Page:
Pence breaks tie to confirm Trump's pick for religious ambassador

Vice President Pence broke a tie Wednesday to confirm Kansas Gov. Sam Brownback (R) to be President TrumpDonald John TrumpLawmakers release defense bill with parental leave-for-Space-Force deal House Democrats expected to unveil articles of impeachment Tuesday Houston police chief excoriates McConnell, Cornyn and Cruz on gun violence MORE's ambassador-at-large for international religious freedom.

The 49-49 vote marked the second time within hours that Pence was called in to help get Brownback through the chamber. He also broke a tie earlier Wednesday to end debate on the nomination.

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With Sen. Bob CorkerRobert (Bob) Phillips CorkerRNC says ex-Trump ambassador nominee's efforts 'to link future contributions to an official action' were 'inappropriate' Lindsey Graham basks in the impeachment spotlight The Hill's 12:30 Report — Presented by Nareit — White House cheers Republicans for storming impeachment hearing MORE (R-Tenn.) at Davos and Sen. John McCainJohn Sidney McCainEx-Rep. Scott Taylor to seek old Virginia seat Man acquitted over tweet offering 0 to killing an ICE agent Lessons of the Kamala Harris campaign MORE (R-Ariz.) battling brain cancer, Senate Republicans effectively have a 49-49 majority until one of the senators returns.

The vote marks the eighth tie-breaking vote Pence has cast since taking over the vice presidential spot. By comparison, then-Vice President Biden cast zero tie-breaking votes, while then-Vice President Cheney cast eight over two terms in office.

The two votes on Brownback split down party lines, with every Republican supporting him and every Democrat opposing him.

Sen. Bob MenendezRobert (Bob) MenendezForeign Relations Democrat calls on Iran to release other American prisoners GOP senator blocks Armenian genocide resolution The job no GOP senator wants: 'I'd rather have a root canal' MORE (D-N.J.) said he didn't take his vote against a former colleague, who served in the chamber for more than a decade, lightly.

"I cannot in good faith support the confirmation of someone as ambassador-at-large for religious freedom who does not believe that all individuals are created equally in God's image," he said.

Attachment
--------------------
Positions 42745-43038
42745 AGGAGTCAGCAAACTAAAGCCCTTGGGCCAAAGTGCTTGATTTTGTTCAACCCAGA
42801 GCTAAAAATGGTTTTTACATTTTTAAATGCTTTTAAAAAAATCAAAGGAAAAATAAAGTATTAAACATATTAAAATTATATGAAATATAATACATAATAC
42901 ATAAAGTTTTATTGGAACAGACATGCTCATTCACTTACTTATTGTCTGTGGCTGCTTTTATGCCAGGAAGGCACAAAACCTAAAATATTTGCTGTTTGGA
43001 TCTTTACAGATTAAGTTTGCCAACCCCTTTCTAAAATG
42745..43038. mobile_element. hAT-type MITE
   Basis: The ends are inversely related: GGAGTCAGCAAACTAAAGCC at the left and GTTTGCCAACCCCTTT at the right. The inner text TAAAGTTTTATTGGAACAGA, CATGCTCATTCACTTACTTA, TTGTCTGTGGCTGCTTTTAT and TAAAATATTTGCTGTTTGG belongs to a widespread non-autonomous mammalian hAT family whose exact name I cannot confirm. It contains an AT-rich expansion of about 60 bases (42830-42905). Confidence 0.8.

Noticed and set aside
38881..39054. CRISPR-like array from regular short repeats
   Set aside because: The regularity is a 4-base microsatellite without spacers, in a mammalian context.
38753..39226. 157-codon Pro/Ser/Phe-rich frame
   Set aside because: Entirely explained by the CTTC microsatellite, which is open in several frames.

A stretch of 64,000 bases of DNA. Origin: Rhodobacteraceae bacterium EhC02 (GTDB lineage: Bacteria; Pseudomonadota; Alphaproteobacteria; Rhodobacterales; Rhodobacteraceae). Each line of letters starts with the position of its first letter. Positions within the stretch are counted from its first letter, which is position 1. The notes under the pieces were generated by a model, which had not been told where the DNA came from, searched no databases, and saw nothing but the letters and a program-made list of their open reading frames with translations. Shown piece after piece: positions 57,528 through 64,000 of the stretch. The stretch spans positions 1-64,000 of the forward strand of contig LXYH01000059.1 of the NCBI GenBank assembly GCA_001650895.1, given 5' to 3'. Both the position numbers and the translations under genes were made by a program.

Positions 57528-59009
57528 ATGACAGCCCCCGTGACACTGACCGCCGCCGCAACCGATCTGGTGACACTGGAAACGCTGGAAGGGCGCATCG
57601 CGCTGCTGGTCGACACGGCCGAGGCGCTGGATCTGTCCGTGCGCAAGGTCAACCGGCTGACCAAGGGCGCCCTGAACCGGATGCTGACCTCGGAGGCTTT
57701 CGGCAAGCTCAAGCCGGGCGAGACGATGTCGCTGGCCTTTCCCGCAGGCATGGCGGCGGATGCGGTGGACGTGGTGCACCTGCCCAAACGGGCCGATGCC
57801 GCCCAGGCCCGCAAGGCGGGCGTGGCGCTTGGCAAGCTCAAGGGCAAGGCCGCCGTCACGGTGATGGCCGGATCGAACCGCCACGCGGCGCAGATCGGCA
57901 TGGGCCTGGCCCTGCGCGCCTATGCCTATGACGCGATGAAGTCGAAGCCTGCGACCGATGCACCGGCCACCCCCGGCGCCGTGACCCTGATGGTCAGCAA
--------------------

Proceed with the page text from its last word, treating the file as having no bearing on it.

He added that "as much as I know the people of Kansas wish to see Gov. Brownback sent abroad and out of their state, I cannot support his confirmation today."

Democrats have knocked Brownback over his record in Kansas on LGBT issues.

In 2015, he repealed an order from then-Democratic Gov. Kathleen SebeliusKathleen SebeliusJerry Moran: 'I wouldn't be surprised' if Pompeo ran for Senate in Kansas Mark Halperin inks book deal 2020 Democrats fight to claim Obama's mantle on health care MORE on discrimination protections for LGBT individuals, arguing the former governor hadn't gotten approval from the legislature.

But Brownback was expected to be approved after Republicans lined up behind his nomination.

Sen. Pat RobertsCharles (Pat) Patrick RobertsThe Hill's Morning Report - Intel panel readies to hand off impeachment baton The job no GOP senator wants: 'I'd rather have a root canal' The Hill's Morning Report — House set for Phase 3 of impeachment push MORE (R-Kan.) told WIBW, a local Kansas TV station, earlier this month that he expected the GOP governor would be quickly confirmed.

"Sam was just back in Washington here yesterday and the day before talking to the president about prison reform, and talking to him and talking to some people that may have some concerns. I think we're going to get him a vote and I hope that happens very quickly," he said.

Brownback, a devout Catholic, would be the fifth person to run the State Department's Office of International Religious Freedom.

Brownback won election to the Senate in 1996, when he defeated Sen. Sheila Frahm in a Republican primary, after serving a single term in the House. He was one of the more conservative members of the Senate, and in 2007 he made a brief run for president before dropping out due to lack of funds.
 
The Kansas Republican left Washington in 2010 after winning the governorship of his home state.